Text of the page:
[I’m not a fan of the huge Chinese symphonic orchestras, which to me just seek to replicate Western orchestras, and which play things like the Yellow River Concerto, which to me is as Chinese in its orchestrations as Rhapsody in Blue. As a side-rant, I find it surprising that it’s taken so long for concert-goers’ tastes to move from Yellow River to Tan Dun. I was keen to have an idea of the “flavours” of each form, generalised as that had to be, then try to evoke that with whatever musical ensemble we could put together. These “flavours” were different, but they were all quite linear, not vertical, and they were beautiful in their melismatic subtleties. Trying to transcribe these lines was a nightmare – like transcribing a rebab riff – and it only occurred to me several scores later that I should do it without barlines and use swirly drawings as in Western contemporary music scores.]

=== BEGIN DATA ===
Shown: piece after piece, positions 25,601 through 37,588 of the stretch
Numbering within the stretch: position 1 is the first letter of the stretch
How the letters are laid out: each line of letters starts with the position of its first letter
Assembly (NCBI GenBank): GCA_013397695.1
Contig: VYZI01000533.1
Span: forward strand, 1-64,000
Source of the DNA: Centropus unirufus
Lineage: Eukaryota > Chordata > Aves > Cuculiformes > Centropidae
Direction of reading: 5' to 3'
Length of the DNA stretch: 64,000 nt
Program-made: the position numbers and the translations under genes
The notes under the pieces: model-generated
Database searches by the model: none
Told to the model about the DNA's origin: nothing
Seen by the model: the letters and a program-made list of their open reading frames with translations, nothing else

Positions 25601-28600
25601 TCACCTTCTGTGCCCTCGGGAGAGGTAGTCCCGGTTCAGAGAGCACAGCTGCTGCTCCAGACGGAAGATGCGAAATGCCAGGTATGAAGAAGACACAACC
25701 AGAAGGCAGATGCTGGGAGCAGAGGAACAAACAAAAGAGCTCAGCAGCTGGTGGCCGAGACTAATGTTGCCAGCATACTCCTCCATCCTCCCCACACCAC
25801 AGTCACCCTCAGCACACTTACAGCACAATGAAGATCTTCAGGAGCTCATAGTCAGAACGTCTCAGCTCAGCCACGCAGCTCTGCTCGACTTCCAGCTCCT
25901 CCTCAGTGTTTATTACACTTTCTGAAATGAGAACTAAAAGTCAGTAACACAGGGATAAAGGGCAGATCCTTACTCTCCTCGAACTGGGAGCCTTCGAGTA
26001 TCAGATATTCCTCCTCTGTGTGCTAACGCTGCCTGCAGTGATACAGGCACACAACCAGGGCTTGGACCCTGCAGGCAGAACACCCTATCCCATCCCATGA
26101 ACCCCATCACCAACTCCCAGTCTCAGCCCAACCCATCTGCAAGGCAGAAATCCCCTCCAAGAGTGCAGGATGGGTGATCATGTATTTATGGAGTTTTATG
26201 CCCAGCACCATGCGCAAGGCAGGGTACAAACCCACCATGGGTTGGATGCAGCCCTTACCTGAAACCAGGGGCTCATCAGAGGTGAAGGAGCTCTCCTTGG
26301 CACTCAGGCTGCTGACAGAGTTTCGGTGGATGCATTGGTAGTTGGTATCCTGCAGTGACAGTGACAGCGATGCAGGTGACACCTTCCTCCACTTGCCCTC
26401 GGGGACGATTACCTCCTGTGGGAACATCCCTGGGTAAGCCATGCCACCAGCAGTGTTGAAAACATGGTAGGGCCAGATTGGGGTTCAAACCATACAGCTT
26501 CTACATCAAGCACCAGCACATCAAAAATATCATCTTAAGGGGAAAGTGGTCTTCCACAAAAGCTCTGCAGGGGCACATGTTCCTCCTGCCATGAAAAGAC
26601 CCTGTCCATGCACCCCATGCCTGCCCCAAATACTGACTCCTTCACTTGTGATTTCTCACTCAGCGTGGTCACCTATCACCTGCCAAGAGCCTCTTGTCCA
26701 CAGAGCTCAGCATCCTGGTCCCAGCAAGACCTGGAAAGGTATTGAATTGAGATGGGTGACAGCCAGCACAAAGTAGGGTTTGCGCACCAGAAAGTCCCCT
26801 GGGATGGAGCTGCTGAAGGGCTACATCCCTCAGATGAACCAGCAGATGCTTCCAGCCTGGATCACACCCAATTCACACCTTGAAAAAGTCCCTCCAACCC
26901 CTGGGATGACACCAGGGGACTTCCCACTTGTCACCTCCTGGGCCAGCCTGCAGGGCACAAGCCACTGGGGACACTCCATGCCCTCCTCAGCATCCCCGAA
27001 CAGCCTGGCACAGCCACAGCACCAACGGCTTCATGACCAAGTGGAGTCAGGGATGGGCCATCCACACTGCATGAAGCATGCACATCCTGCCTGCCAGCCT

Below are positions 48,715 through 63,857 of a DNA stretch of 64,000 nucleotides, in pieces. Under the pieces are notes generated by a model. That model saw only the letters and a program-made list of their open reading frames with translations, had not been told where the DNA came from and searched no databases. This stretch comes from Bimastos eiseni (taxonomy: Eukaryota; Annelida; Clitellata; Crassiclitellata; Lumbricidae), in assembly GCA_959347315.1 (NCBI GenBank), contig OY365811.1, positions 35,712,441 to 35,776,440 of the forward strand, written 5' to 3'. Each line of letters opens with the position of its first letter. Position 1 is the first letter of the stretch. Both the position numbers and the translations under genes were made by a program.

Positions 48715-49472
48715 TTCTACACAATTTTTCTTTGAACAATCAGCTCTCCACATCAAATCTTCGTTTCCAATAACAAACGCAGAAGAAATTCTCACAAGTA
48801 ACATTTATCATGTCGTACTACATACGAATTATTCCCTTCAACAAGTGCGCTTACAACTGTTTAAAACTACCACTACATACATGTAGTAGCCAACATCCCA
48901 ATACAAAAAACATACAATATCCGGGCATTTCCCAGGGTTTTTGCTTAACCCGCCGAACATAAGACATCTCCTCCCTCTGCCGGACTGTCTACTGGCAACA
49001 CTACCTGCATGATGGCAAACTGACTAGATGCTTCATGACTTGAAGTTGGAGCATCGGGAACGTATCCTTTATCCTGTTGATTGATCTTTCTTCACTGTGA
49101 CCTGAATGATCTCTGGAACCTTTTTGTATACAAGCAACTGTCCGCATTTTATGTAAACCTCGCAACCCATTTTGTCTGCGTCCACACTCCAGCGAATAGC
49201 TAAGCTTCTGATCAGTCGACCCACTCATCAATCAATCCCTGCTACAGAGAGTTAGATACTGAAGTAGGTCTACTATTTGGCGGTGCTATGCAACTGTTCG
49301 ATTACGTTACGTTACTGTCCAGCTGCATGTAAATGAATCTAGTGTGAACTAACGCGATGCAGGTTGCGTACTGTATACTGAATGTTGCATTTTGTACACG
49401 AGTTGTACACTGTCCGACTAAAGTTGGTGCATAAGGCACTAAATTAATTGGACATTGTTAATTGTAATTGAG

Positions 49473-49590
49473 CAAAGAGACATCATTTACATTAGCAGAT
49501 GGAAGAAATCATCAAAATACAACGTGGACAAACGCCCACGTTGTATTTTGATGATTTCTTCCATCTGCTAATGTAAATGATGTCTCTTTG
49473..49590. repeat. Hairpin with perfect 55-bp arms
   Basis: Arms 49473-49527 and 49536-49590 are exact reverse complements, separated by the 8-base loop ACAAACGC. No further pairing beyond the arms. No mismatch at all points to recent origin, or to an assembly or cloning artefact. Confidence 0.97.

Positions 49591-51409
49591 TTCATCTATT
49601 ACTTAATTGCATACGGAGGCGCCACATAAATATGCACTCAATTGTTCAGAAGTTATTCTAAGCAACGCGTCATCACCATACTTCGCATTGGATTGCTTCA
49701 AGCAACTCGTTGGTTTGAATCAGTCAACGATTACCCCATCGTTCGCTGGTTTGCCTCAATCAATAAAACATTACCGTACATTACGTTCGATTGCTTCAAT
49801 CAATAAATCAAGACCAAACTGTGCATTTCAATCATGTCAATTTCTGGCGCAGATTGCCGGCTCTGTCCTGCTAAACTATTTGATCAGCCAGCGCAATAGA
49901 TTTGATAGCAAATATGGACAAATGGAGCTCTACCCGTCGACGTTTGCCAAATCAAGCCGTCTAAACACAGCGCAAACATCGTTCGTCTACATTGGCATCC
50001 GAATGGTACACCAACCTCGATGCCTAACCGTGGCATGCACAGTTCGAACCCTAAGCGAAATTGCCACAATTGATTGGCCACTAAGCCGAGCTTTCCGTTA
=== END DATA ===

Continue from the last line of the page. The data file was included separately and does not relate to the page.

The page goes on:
So at a time when I was being confused by so many ways to approach this, including composing a digital soundscape, and using a gamelan-and-electronica setup, that was a pretty exciting link. A soprano sax where a suona would be, a cymbal-heavy drum set. But these players would bend notes differently, their ornaments would be in different places. I asked Boon Teck how he felt about a jazz ensemble for his singers and typically, without missing a beat he said, “Of course.” The rest I leave to your imagination.
What were the challenges and tensions in communication between you and the opera masters?
Gritty. In lyrics, notation, artistic discussions, rehearsals, Mandarin-ruled, with occasional Hokkien and Cantonese. Apart from Tim O’Dwyer, our wild saxophonist, I was the only non-Mandarin speaker.
The bigger challenge: we all, musicians, singers, martial artists, liked Boon Teck’s “collaborative creativity” concept. But what did that mean? To the master is meant maybe being frisky with the tempo. To me that meant the possibility of free jazz and atonality. The first 2 weeks were an absolute collision course. Usually collaborations work because you dig the others’ skills, and want to mix them with yours. Here the musicians were complaining about the singers’ lack of rhythm and funky pitching, the singers thought we were hideously ignorant, and all the martial artists really wanted was a progressive house track, on CD.
Not a sexy mix.